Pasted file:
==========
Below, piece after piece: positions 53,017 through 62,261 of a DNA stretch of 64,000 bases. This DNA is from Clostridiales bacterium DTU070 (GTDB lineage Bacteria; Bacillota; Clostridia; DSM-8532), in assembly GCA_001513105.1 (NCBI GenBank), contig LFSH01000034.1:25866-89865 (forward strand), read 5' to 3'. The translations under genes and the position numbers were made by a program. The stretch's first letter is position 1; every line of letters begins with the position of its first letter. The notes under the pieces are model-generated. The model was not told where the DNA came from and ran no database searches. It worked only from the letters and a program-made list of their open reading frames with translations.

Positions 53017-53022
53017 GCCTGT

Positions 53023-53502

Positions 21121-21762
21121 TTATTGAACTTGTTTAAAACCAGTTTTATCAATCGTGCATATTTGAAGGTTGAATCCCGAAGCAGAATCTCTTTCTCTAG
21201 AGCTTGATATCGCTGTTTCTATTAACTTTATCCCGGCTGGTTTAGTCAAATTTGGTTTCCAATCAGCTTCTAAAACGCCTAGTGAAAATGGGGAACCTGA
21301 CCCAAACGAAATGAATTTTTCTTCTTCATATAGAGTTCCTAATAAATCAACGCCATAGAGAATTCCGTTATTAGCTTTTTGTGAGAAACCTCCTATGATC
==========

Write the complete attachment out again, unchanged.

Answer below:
Below, piece after piece: positions 53,017 through 62,261 of a DNA stretch of 64,000 bases. This DNA is from Clostridiales bacterium DTU070 (GTDB lineage Bacteria; Bacillota; Clostridia; DSM-8532), in assembly GCA_001513105.1 (NCBI GenBank), contig LFSH01000034.1:25866-89865 (forward strand), read 5' to 3'. The translations under genes and the position numbers were made by a program. The stretch's first letter is position 1; every line of letters begins with the position of its first letter. The notes under the pieces are model-generated. The model was not told where the DNA came from and ran no database searches. It worked only from the letters and a program-made list of their open reading frames with translations.

Positions 53017-53022
53017 GCCTGT

Positions 53023-53502

Positions 21121-21762
21121 TTATTGAACTTGTTTAAAACCAGTTTTATCAATCGTGCATATTTGAAGGTTGAATCCCGAAGCAGAATCTCTTTCTCTAG
21201 AGCTTGATATCGCTGTTTCTATTAACTTTATCCCGGCTGGTTTAGTCAAATTTGGTTTCCAATCAGCTTCTAAAACGCCTAGTGAAAATGGGGAACCTGA
21301 CCCAAACGAAATGAATTTTTCTTCTTCATATAGAGTTCCTAATAAATCAACGCCATAGAGAATTCCGTTATTAGCTTTTTGTGAGAAACCTCCTATGATC